In practice and interpretation, self-determination has been heavily restricted to decolonisation under the principle of uti possidetis. This in effect guarantees that colonial borders will not be altered despite new states coming into being. The anti-colonial movement’s efforts to make self-determination a right thus indirectly ensured the sanctity of colonial borders. There is in fact little to show that postcolonial governments strongly opposed the uti possidetis principle and in postcolonial states political elites readily accepted the principle. Subsequently these states acted as one of the staunchest guardians of this principle so as to ward off any claims of a right to self-determination by communities within their borders – in many cases at the cost of instability, conflict and thousands of lives.

Bangladesh’s independence in 1971 may seem like an exception. However it must be noted that here to the boundaries of the British colonial partition of Bengal and the subsequent colonial partition of India were followed.

Having thus partly closed the chapter on one aspect of the right to self-determination they began to focus on another: In the 1960s several postcolonial states began emphasising the importance of the right to economic self-determination and permanent sovereignty over natural resources. These arguments culminated in proposals for a New International Economic Order in the 1970s and eventually played a key role in shaping ideas of international development.

In the 1980s and 1990s, nearly seven decades after the Paris Peace Conference, history came around full circle when the Soviet Union and Yugoslavia were dismantled and regional arrangements were made to recognise self-determination as a justification for altering borders within these regions. It could be argued that most ex-Soviet states followed former boundaries of constituent states within the USSR. This however is not the case for Yugoslavia: a federation which was dismembered on the internationally approved basis of self-determination. The only exception was the subsequent unilateral declaration of independence by Kosovo, which remains disputed.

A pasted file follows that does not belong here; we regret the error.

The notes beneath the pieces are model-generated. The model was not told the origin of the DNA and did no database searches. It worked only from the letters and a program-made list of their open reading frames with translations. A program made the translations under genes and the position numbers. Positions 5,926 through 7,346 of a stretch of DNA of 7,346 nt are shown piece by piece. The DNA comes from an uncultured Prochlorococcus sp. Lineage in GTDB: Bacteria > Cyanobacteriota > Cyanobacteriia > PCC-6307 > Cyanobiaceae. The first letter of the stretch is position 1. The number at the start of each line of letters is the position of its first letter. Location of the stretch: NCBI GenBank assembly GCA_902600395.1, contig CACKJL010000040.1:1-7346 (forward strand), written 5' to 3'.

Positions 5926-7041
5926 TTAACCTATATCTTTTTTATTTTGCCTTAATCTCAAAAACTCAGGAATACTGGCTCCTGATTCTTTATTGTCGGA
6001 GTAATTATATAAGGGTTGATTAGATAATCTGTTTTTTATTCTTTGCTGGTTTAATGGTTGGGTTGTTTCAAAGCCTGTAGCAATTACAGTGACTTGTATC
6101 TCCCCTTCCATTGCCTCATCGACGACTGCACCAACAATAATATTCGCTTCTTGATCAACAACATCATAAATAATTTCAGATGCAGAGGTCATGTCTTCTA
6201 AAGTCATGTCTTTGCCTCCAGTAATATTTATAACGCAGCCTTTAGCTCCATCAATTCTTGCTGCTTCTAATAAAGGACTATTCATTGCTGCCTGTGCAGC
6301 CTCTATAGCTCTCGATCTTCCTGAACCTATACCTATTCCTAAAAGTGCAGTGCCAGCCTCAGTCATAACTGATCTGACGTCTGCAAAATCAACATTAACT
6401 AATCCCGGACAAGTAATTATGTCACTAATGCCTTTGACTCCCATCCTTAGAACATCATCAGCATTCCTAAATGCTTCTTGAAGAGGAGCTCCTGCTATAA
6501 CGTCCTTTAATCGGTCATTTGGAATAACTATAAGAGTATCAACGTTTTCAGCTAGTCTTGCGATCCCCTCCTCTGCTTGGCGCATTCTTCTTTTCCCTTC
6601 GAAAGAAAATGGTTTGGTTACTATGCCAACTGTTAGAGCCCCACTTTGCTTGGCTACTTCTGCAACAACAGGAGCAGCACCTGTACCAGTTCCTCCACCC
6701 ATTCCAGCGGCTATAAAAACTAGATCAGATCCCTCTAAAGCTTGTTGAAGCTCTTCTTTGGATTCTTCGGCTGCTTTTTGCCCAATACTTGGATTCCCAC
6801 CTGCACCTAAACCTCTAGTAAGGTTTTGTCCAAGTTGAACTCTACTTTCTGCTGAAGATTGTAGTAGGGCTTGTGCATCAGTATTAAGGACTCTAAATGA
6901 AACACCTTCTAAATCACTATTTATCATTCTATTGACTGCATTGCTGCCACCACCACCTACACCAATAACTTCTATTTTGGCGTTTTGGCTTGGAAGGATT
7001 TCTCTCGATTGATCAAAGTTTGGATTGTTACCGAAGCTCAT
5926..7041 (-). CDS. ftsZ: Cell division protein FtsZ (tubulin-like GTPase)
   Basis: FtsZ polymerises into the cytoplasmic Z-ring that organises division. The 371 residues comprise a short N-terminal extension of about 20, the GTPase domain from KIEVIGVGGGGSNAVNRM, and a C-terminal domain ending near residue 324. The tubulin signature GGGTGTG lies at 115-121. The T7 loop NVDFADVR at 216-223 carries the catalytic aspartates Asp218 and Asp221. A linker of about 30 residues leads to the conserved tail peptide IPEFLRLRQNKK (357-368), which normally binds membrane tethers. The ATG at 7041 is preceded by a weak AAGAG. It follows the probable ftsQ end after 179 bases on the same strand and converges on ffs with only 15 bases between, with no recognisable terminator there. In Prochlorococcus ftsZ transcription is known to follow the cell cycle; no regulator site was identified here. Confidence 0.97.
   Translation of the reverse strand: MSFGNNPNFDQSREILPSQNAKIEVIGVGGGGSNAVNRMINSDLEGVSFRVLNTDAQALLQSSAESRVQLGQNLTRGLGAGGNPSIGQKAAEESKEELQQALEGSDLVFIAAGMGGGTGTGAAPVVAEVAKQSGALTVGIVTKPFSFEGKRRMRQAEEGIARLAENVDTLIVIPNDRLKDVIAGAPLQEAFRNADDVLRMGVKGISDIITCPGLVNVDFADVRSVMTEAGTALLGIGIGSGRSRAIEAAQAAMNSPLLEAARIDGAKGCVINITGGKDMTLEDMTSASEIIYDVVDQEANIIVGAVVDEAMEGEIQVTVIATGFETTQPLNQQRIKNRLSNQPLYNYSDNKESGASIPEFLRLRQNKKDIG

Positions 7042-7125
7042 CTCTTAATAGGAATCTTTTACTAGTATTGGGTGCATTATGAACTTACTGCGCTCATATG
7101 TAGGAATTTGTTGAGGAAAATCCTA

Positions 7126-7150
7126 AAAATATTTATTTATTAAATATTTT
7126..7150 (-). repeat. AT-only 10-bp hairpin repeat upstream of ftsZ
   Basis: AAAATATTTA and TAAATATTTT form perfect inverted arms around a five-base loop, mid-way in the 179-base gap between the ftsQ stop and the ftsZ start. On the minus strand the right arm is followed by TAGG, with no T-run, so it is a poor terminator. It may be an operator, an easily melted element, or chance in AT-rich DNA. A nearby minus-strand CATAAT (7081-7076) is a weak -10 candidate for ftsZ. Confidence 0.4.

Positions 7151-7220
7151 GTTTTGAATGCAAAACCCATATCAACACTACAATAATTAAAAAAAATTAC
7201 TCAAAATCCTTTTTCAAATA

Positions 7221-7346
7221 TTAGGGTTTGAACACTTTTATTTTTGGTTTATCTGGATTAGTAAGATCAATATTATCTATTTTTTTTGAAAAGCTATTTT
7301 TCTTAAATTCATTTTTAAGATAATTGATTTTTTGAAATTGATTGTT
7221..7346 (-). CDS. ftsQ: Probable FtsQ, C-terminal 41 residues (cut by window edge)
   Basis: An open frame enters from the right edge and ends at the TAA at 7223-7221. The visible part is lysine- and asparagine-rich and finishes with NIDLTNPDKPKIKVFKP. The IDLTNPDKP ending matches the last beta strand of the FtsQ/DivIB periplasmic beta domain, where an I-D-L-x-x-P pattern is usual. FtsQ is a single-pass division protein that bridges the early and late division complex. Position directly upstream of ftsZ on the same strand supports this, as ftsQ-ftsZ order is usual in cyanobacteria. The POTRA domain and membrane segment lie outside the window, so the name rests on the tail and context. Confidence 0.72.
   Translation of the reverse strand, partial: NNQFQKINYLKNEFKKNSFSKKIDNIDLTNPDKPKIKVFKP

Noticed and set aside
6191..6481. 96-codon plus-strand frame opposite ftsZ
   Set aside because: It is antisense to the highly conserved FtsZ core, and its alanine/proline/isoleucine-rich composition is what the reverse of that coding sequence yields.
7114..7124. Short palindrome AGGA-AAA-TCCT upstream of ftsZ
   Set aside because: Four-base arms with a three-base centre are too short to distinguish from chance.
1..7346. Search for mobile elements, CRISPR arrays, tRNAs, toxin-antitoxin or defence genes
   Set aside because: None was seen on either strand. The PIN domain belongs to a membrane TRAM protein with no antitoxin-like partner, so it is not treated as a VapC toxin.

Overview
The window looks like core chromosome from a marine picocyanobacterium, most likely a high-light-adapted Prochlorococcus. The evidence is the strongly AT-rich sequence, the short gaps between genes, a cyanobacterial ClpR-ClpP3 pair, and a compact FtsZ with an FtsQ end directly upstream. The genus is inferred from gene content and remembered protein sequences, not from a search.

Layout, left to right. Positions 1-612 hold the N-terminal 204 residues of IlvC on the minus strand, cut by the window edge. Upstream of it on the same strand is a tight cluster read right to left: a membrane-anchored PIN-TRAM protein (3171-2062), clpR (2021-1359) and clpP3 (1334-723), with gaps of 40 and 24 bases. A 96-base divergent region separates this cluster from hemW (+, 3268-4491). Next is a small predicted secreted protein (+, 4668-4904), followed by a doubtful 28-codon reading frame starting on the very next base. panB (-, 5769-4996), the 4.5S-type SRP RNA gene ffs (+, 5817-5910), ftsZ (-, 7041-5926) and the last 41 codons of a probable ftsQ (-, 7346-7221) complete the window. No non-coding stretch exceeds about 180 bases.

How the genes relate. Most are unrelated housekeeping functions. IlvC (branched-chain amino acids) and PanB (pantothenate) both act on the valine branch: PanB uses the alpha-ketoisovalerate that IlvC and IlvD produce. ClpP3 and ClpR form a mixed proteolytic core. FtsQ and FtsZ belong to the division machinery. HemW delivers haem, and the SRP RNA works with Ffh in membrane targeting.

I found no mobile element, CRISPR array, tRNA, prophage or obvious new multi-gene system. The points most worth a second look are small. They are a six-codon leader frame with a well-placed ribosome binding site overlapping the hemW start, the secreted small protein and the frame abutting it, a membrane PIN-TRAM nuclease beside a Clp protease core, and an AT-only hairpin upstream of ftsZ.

In the meanwhile, outside Europe, ideas of economic self-determination quickly fell apart with the end of the Cold War and the changing world order. By the 1990s and 2000s all that remained was a convenient rhetoric for political elites in the global South as they negotiated their economic well-being in return for access to markets and resources for companies and institutions from developed states.

International discourse is in flux as ever and is currently very turbulent indeed. Increasing extreme right wing populism across the globe has spurred a new wave of virulent nationalism. States like the US have openly threatened multilateral intergovernmental processes that underpin the current global political architectures. National borders have been increasingly questioned within former colonial powers such as Spain and the UK. Globally, a new cold war is well in place with increasing competition between states like China and Russia and a divided West. In such times the right to self-determination is sure to come back into the limelight. However, there is no indication that decades after decolonisation, the international community is finally ready to look beyond colonial socio-political and economic boundaries – within which the right to self-determination is condemned in perpetuity.

Photo: South Sudanese queue to vote in the 2011 referendum on self-determination. The results would lead to the creation of the world's youngest country. UN Photo/Tim McKulka